The use of melatonin as a sleep aid for children in the United States is growing increasingly common, with nearly one in five children under the age of 14 now using it, according to a recent study. The study found that parents are even giving melatonin to younger children, with about 18% of children aged five to nine using it. Last year, the American Academy of Sleep Medicine issued a health advisory urging parents to consult a doctor before giving melatonin to their children.
Melatonin is a hormone produced in the brain that regulates sleep cycles. In the US, it is considered a dietary supplement and can be purchased without a prescription. However, in many other countries, it is classified as a drug. The study, which surveyed parents of 993 children aged one to 14, revealed a significant increase in melatonin use in recent years. While melatonin can be a short-term solution to promote sleep, the study found that parents were using it regularly, with preschoolers taking the supplement for a median of 12 months, primary school-aged children for 18 months, and pre-teens for 21 months.
Despite the study's findings, it is important to note that it was relatively small and may not represent nationwide usage. However, melatonin use has been on the rise across all age groups for the past few decades. An online survey conducted earlier this year by the American Academy of Sleep Medicine found that approximately 46% of parents have given melatonin to children under the age of 13 to help them sleep. The survey also revealed that fathers are more likely to give melatonin than mothers, and younger parents are more likely to provide the sleep aid than older parents.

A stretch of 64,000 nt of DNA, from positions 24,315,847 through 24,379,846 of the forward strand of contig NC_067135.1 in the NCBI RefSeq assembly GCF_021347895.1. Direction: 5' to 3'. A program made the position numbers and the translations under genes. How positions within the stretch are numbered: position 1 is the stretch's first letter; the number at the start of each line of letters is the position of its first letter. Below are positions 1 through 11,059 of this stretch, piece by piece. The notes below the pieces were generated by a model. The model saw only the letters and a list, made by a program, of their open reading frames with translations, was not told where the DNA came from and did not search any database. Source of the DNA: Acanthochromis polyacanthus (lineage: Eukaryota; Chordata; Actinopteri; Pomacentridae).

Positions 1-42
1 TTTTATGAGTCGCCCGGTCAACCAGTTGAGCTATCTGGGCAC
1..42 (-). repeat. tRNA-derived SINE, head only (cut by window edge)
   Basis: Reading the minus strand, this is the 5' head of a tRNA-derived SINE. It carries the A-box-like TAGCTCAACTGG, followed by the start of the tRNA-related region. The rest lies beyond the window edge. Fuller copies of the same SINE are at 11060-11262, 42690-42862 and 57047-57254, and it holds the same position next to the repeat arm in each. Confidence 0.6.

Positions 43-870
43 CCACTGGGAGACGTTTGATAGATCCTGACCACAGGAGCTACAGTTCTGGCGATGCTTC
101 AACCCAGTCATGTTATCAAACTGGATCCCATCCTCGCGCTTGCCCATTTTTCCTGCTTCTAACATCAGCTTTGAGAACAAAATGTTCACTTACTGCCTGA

There have been reports of accidental melatonin ingestion in children, with a 530% increase in such reports between 2012 and 2021, according to the Centers for Disease Control and Prevention. Most cases had no symptoms, but some children ended up in intensive care. Previous research has also indicated that the actual dose of melatonin in supplements often differs from the amount stated on the packaging label. While mild side effects like daytime sleepiness, headache, nausea, and dizziness can occur, the long-term effects of melatonin consumption in children and adolescents are still largely unknown.
The American Academy of Sleep Medicine advises parents to treat melatonin like any medication and keep it out of reach of children. They also recommend consulting a pediatric health worker before use and suggest that sleep problems can often be better managed through changes in schedules, habits, or behaviors rather than relying on melatonin. If melatonin is used, a medical professional should recommend the appropriate dose and timing to address sleep issues.